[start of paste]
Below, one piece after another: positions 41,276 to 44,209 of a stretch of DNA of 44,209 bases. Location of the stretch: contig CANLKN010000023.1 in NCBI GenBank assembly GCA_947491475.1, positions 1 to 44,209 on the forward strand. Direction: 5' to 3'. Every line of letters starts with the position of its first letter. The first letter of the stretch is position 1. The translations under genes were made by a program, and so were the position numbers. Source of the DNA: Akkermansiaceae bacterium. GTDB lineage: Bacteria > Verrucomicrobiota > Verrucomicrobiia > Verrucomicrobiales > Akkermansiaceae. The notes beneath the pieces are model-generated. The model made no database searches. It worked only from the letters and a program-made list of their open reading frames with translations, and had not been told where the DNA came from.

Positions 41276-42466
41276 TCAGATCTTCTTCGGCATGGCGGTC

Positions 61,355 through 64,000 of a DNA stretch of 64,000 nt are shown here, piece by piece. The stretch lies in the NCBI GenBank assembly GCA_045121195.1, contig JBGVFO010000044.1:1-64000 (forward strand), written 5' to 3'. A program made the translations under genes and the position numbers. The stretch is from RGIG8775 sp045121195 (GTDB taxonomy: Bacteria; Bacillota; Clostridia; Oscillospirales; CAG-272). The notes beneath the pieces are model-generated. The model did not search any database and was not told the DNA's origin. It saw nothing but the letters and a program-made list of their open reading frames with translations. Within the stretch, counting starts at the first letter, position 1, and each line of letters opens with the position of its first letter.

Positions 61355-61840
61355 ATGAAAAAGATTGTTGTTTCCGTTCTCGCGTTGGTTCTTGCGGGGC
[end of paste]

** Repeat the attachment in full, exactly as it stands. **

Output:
Below, one piece after another: positions 41,276 to 44,209 of a stretch of DNA of 44,209 bases. Location of the stretch: contig CANLKN010000023.1 in NCBI GenBank assembly GCA_947491475.1, positions 1 to 44,209 on the forward strand. Direction: 5' to 3'. Every line of letters starts with the position of its first letter. The first letter of the stretch is position 1. The translations under genes were made by a program, and so were the position numbers. Source of the DNA: Akkermansiaceae bacterium. GTDB lineage: Bacteria > Verrucomicrobiota > Verrucomicrobiia > Verrucomicrobiales > Akkermansiaceae. The notes beneath the pieces are model-generated. The model made no database searches. It worked only from the letters and a program-made list of their open reading frames with translations, and had not been told where the DNA came from.

Positions 41276-42466
41276 TCAGATCTTCTTCGGCATGGCGGTC

Positions 61,355 through 64,000 of a DNA stretch of 64,000 nt are shown here, piece by piece. The stretch lies in the NCBI GenBank assembly GCA_045121195.1, contig JBGVFO010000044.1:1-64000 (forward strand), written 5' to 3'. A program made the translations under genes and the position numbers. The stretch is from RGIG8775 sp045121195 (GTDB taxonomy: Bacteria; Bacillota; Clostridia; Oscillospirales; CAG-272). The notes beneath the pieces are model-generated. The model did not search any database and was not told the DNA's origin. It saw nothing but the letters and a program-made list of their open reading frames with translations. Within the stretch, counting starts at the first letter, position 1, and each line of letters opens with the position of its first letter.

Positions 61355-61840
61355 ATGAAAAAGATTGTTGTTTCCGTTCTCGCGTTGGTTCTTGCGGGGC